Composting pine needles and leaves?

AZtransplant2005(z7 - Raleigh)October 31, 2005

Hello - I am clearing out some beds that have layers upon layers of pine needles. I am shoving them in bags right now - looks like the lower layers just matted up. Is there a way, or a reason to compost these babies? We also have lots of layers of leaves in the back yard that I would like to break down into stuff that will help the garden. Is there a best way to do this?

Thanks bunches!

Leslie

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rhizo_1 (North AL) zone 7

There are zillions of 'how to' guides for composting on the web. Look up several of them and you'll get the idea. The most efficient method of composting leaves and pine needles is to chop them up into smaller pieces....many folks simply mow over them! The smaller the pieces, the faster it will turn into usable compost. However, this is not mandatory by any means.

Layering is important in composting. You want add layers of coarse material in between leaves to keep oxygen introduced into the pile. No oxygen....no composting. Small wood chips (not pine bark, which decomposes slowly), twigs, vegetable scraps, newspaper shreds, are all just a few examples of what you can use to make layers.

Mix the pine needles with the leaves and they will decompose faster. Adding a handful of nitrogen can speed up the process, and you need to keep the whole batch tumbled or stirred periodically. If it is allowed to simply mat down, anaerobic conditions may arise and you'll not be happy with the results.

There are many ways to corral your compost pile....chicken wire, wooden bins, or even commercially made compost boxes or tumblers. It all depends on how much personal effort you are willing to put into it.

To skip all of this composting biz completely, simply chop those leaves and needles up, mix them together, and use them to make a 2 to 3 inch layer of organic mulch in your garden and landscape beds. A layer that small will decompose quickly with the help of worms (who will do all of the work of getting it into the soil), and all of the decomposing microorganisms that exist in every soil. Decomposed leaves and pine needles do not change the pH of the soil significantly, so don't be concerned about that (in case someone should mention it...it's a myth).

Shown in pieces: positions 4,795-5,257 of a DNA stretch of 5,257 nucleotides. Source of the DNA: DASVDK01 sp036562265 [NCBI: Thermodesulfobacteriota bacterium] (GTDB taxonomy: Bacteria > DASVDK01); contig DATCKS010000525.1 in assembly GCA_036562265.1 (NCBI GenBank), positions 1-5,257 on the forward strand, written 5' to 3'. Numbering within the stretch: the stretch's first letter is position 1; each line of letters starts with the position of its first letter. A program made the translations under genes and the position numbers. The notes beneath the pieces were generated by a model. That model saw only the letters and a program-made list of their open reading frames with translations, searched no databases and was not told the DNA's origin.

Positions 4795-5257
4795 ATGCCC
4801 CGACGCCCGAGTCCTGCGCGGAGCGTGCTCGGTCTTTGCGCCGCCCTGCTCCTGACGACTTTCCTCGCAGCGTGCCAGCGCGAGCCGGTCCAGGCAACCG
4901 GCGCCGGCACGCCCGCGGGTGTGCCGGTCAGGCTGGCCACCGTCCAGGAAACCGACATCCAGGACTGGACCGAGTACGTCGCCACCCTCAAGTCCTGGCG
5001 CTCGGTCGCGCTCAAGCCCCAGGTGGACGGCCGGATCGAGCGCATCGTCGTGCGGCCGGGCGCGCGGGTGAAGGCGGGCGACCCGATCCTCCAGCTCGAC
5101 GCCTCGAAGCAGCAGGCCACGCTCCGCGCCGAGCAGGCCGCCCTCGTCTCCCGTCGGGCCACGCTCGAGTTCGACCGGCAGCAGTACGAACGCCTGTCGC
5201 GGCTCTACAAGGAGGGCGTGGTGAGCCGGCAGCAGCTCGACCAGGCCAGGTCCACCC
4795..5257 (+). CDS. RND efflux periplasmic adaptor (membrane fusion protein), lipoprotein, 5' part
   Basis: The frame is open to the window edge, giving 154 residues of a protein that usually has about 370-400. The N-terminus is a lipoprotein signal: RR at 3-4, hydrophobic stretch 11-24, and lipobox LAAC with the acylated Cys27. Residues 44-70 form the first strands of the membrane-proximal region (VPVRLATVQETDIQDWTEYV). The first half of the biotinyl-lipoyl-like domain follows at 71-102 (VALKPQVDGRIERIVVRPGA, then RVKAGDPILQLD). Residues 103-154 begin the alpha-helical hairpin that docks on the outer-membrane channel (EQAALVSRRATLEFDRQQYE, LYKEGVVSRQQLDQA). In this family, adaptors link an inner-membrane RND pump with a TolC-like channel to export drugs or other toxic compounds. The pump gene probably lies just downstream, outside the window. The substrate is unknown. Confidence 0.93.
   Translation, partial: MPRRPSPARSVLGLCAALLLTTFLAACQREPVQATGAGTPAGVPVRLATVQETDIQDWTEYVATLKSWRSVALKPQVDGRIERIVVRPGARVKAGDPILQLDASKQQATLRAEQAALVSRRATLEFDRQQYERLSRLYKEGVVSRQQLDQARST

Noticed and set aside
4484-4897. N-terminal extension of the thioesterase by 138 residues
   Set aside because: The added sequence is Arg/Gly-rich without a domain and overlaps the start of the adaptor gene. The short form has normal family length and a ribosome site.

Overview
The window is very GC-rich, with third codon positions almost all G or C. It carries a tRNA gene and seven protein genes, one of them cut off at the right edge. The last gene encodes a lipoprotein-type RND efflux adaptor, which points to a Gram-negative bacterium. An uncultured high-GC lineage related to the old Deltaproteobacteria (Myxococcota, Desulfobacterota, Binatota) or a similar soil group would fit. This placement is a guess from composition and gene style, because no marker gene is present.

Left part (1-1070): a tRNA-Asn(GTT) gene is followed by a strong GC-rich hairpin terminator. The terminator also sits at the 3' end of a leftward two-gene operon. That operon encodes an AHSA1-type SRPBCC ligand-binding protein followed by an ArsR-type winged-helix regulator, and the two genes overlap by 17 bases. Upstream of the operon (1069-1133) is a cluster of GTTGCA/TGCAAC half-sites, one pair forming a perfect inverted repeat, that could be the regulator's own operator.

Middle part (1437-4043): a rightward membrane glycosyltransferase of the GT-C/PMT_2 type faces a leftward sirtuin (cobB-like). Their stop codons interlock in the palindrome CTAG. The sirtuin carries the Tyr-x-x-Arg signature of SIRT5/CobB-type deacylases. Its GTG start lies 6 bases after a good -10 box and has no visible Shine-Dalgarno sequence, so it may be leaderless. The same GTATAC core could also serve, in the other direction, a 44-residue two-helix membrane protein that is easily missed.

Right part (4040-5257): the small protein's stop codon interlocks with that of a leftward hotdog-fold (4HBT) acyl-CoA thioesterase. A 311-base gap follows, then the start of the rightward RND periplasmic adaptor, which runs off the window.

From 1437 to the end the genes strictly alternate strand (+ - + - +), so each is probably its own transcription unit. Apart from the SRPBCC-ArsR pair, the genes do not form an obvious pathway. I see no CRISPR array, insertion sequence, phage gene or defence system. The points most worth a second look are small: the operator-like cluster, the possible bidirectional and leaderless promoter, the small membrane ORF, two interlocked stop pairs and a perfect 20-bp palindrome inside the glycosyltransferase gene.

Here is a link that might be useful: Composting

    Bookmark   October 31, 2005 at 4:36PM
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brenda_near_eno(Z7a)

Leave the old pine needles! If you put a new layer on top, the old one should break down and amend your soil and save you the work of moving the needles to a different spot to compost them. If they are not breaking down, they are probably not moist enough - which means that your soil isn't moist enough for plants either. The biggest mistake I used to make with mulching is to put down too thin a layer. A thick layer - at least 5" IMHO - will truly stop most weeds and retain moisture in your soil. If you really want to put some speed on it, put a newspaper layer down on top of old pine needles, then put the new layer of needles on - this also forces you to put enough new pine needles, since if you don't, the newspaper will show. There are lots of formulas for proportion of greens and browns in a compost, as well as layering strategies, but I find that a simple newspaper layer between mulch layers gives me softer, richer soil underneathe in a couple of months. (And if you look on the Soil/Compost forum, you'll see that those folks are just itching for you to put those lovely bags of old pine needles on your curb for them to nab. Don't let them have your organic matter!)

    Bookmark   October 31, 2005 at 5:36PM
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limhyl(z8 NC)

I'm one of those people who take bags from curbs. Where do you live? Theresa.

    Bookmark   October 31, 2005 at 7:58PM
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AZtransplant2005(z7 - Raleigh)

I am going to buy a weed trimmer today - would that chop the stuff up OK? If I run over it with the mower, I think it will be really hard to get off the lawn- or am I missing something?

I read somewhere about filling a garbage pail with leaves and basically turning it into a blender with the trimmer. I have a LARGE area along the road I need to clear out - weeds and vines and seedlings of trees I don't want. Can I just toss that in with the rest of the stuff, or do I need to wait for it all to turn brown first?

Thanks for all the help!

Leslie

    Bookmark   November 1, 2005 at 8:05AM
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aisgecko(7b Raleigh)

I think most people who run leaves over with the lawn mower do so with a bag attachment. If you don't have the bag then you would probably be better off doing the weed trimmer idea.